The cost per transaction using Eko’s system is $0.1 (Rs 4.5), while in a bank branch it would be $1.5 (about Rs 67) per transaction. The service is available to customers on all mobile phones, including the most basic models. It does not require WAP/GPRS or any application to be downloaded on the phone. A person can open an account at the nearest CSP with zero deposit, and can save up to $2,200 (or Rs 1 lakh). A potential customer does not have to go through the regular process of enrollment while opening a bank account. All that is required to open a savings account is a photograph, ID proof (such as a voter ID card) and a personal mobile phone.
Eko’s customer base has grown rapidly. Eko started operations in February 2009 with 17 CSPs and less than 10 customers. By October 2010, it was able to acquire 75,000 to 80,000 customers and 500 CSPs.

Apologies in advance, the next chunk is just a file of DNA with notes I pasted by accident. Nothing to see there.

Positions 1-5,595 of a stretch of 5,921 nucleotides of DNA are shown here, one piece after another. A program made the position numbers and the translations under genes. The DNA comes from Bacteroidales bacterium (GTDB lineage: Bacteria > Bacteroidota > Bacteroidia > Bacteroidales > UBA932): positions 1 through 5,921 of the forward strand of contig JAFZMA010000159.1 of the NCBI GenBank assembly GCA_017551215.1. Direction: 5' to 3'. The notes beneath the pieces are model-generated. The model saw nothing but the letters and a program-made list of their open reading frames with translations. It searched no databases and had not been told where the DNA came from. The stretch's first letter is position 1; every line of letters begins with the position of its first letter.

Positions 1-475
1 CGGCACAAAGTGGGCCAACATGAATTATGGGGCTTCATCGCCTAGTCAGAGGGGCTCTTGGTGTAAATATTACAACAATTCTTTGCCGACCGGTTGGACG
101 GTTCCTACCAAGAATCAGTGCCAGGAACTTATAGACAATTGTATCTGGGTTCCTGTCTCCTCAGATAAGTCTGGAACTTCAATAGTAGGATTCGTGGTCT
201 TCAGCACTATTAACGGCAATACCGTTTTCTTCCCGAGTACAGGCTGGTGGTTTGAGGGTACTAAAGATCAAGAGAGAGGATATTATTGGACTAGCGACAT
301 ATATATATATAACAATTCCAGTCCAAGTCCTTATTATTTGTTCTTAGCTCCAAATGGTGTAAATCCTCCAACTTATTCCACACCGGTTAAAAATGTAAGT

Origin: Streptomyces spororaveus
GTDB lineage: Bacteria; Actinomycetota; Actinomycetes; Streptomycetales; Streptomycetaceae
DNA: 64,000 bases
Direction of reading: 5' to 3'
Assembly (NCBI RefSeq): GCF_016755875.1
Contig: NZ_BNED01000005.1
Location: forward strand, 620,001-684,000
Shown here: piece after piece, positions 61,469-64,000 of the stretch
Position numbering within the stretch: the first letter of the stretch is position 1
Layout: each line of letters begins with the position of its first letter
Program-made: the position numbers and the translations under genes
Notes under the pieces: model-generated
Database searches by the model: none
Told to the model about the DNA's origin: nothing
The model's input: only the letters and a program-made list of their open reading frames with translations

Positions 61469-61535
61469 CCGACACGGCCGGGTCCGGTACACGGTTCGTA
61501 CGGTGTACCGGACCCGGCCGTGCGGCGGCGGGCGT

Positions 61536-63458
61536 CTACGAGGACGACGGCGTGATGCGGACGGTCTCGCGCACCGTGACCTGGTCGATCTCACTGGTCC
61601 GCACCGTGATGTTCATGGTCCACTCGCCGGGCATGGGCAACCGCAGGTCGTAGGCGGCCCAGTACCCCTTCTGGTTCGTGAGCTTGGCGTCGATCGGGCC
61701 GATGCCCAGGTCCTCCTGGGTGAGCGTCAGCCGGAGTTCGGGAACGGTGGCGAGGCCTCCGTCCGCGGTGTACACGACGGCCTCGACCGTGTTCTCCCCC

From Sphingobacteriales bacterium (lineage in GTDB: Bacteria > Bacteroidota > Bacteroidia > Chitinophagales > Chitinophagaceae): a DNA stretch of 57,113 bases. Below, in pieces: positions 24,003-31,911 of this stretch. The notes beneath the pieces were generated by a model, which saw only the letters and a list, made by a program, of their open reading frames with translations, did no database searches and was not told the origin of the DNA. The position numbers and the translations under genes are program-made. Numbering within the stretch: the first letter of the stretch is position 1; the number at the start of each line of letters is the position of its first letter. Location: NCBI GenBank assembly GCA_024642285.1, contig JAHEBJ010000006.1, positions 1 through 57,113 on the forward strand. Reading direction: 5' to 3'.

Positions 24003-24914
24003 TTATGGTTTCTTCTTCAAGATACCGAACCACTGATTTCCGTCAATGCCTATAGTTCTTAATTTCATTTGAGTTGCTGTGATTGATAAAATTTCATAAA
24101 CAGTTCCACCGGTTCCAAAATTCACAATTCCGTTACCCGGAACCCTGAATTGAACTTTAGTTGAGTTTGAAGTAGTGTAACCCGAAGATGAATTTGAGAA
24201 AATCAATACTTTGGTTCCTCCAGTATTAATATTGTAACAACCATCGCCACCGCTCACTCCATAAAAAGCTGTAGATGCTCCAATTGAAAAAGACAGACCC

The business model is also very simple and sustainable. Eko is paid for every customer it acquires and for every transaction that is processed. The CSP gets 10 per cent of the transaction. Eko’s initiative has started generating revenue. It has been able to generate $28,000 (Rs 1.3 million) and expects to generate $2.6 million (Rs 120 million) per annum.
Going forward, Eko plans to set up 500,000 such licensed outlets in two years. It has received a grant under the Consultative Group for Assisting the Poor (CGAP) Technology programme. The CGAP is housed at the World Bank, but operates as an independent entity. It is a consortium of 33 public and private banks in the world. The technology fund is co-funded by the Bill and Melinda Gates Foundation.source